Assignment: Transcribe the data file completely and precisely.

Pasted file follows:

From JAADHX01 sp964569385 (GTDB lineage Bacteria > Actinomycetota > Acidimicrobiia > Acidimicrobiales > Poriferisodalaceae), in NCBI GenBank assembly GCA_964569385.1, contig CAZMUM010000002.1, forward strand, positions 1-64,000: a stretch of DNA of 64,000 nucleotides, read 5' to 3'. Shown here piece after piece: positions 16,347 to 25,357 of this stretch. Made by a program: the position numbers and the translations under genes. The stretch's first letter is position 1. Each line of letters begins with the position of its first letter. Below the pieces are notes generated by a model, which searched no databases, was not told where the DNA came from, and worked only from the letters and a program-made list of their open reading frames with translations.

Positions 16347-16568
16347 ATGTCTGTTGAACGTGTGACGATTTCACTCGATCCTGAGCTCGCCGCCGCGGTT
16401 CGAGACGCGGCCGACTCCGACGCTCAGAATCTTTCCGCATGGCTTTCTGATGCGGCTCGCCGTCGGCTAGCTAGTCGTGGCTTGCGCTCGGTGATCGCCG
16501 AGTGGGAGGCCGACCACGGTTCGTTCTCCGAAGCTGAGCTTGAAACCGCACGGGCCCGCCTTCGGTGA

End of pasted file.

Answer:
From JAADHX01 sp964569385 (GTDB lineage Bacteria > Actinomycetota > Acidimicrobiia > Acidimicrobiales > Poriferisodalaceae), in NCBI GenBank assembly GCA_964569385.1, contig CAZMUM010000002.1, forward strand, positions 1-64,000: a stretch of DNA of 64,000 nucleotides, read 5' to 3'. Shown here piece after piece: positions 16,347 to 25,357 of this stretch. Made by a program: the position numbers and the translations under genes. The stretch's first letter is position 1. Each line of letters begins with the position of its first letter. Below the pieces are notes generated by a model, which searched no databases, was not told where the DNA came from, and worked only from the letters and a program-made list of their open reading frames with translations.

Positions 16347-16568
16347 ATGTCTGTTGAACGTGTGACGATTTCACTCGATCCTGAGCTCGCCGCCGCGGTT
16401 CGAGACGCGGCCGACTCCGACGCTCAGAATCTTTCCGCATGGCTTTCTGATGCGGCTCGCCGTCGGCTAGCTAGTCGTGGCTTGCGCTCGGTGATCGCCG
16501 AGTGGGAGGCCGACCACGGTTCGTTCTCCGAAGCTGAGCTTGAAACCGCACGGGCCCGCCTTCGGTGA